The day after Hozier released “Movement,” I was leaving the Christopher Columbus Educational Campus near Pelham Parkway in the Bronx, one of the old behemoth school buildings located on a tree-lined stretch of Astor Avenue. I had been there a couple of weeks before, and it was peak fall: every color of leaf you’d care to see, lipstick reds and goldenrod yellows and burnt siennas, set to a soundtrack of Iron and Wine, the Clientele, Bon Iver, and more.
But on this particular day, the day after Hozier released “Movement,” the weather had taken a dramatic pivot towards winter. Leaves were swept down from the august trees by the wind. Thousands and thousands of my fellow commuters were about to be trapped on roads and railways that weren’t prepared for a pre-Thanksgiving snowfall. And I stepped out of Columbus, headphones safely tucked away under the hood of my puffer coat, just as the bridge of “Movement” was concluding and the majestic percussion line leading into the final chorus was about to explode and reverberate through the pivot between minor and major chords. And it was snowing. Real, honest-to-God, wet, white snow, the kind that makes you appreciate your Bean Boots, the kind that promises Christmas and cocoa and the impending pleasure of watching the snow from behind your living room window while you sip something hot and spiked. And I walked down the steps of the building, out into the snow, and it was like the song had come down from heaven to manifest a wildly out-of-season storm.
I was embarrassingly late to Hozier. Like millions of other people, I listened to “Take Me to Church” over and over, surprised and impressed that a song like that—heavy, slow, full of big fat minor chords and those vocals that managed to be both anguished and soaring—was a hit. I probably even listened to the whole album once or twice without thinking about it too hard. But I didn’t get curious about what else he had to offer until the Nina Cried Power EP came out in September. I listened to the title track on repeat on my way home from work on the day of the Kavanaugh hearings, fuming and dry-eyed, my only consolation the idea that the story of anyone who isn’t a white man not being believed and trusted is a very old one—whether it’s the story of Irish women fighting to control their reproductive destinies or the story of people of color fighting for their full citizenship during the many struggles for civil rights in this country, both of which inspired “Nina Cried Power.” I listened to the rest of the EP and thought, Wow, I’ve been missing something about this dude. Let me take another crack at his first album.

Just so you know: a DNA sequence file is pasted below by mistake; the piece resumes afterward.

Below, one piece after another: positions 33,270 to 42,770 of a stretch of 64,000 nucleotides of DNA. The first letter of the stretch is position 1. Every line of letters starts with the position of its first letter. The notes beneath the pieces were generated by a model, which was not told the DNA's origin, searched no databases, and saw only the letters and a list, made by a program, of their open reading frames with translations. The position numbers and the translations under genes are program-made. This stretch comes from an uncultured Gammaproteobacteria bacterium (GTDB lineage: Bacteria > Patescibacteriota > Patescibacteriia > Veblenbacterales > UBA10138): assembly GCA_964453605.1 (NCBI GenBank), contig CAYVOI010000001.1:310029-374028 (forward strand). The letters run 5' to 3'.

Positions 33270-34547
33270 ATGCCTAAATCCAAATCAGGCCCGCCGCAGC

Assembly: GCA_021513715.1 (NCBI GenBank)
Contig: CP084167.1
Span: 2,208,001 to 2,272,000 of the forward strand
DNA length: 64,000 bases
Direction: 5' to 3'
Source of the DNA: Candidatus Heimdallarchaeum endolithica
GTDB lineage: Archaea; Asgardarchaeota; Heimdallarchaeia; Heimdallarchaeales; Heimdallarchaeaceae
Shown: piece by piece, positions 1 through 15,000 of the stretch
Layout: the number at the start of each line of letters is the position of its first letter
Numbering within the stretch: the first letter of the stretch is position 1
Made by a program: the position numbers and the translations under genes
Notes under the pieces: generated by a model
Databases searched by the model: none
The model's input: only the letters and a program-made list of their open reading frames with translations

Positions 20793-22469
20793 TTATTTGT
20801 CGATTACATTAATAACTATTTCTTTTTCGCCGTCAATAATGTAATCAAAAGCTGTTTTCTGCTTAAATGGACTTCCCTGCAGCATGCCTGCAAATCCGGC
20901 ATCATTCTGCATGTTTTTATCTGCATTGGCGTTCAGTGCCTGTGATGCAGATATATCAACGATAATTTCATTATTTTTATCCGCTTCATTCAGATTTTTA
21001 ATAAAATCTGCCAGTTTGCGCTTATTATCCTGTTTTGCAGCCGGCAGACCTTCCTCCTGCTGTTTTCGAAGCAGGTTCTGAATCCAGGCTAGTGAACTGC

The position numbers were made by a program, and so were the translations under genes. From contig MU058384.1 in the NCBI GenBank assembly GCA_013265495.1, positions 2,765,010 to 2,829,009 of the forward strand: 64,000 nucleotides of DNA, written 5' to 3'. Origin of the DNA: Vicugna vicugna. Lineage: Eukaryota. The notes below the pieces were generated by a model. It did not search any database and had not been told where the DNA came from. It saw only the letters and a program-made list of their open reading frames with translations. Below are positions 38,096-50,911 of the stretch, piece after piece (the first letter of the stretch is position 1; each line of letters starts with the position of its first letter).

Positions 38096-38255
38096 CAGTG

See, the fall of 2018 was, for me, defined by hundred-minute commutes and writing my Artist’s Way-prescribed morning pages on the 2 or the 5 train, beginning every day with I am a perfect child of God and wellness is my natural state. And those commutes provided me plenty of time to scribble in my journal and catch up on The New Yorker and take dozens and dozens of deep dives into Hozier’s catalogue.
So, now, I could say more about why I love the production of “Work Song,” a deceptively simple tune that feels like a pagan spiritual, pain and shame and gratitude and adoration layered and clamped together and cranked up to eleven by a three-part harmony in the final chorus that’s just Andrew Hozier-Byrne singing, his voice tripled in on itself as if to illustrate that both the grave and the heart are, ultimately, lonely places. I could say more about how long I spent deconstructing the dark Celtic symbology of “Shrike,” with its allusions to the ominous blackthorn (a symbol more explicitly referenced in another Hozier song, “NFWMB”) perhaps portending the narrator’s rebirth as a particularly vicious little bird.
But for now, I want to meditate on a single image: tucking my headphones under my hood and stepping out into a swirl of snow just as that spectacular beat dropped. I crossed Astor Avenue as I listened to “Movement” all over again. I was just about as far as I could be from home while still being in New York City. I paused in the middle of the sidewalk as the streetlights came on, lighting up the snowflakes in eerie orange-silver, and waited for it again. Move like grey skies, move like a bird of paradise, move like an odd sight come out at night. And the beat dropped again, and I was moving, towards home, towards the end of another day that had begun too early in darkness.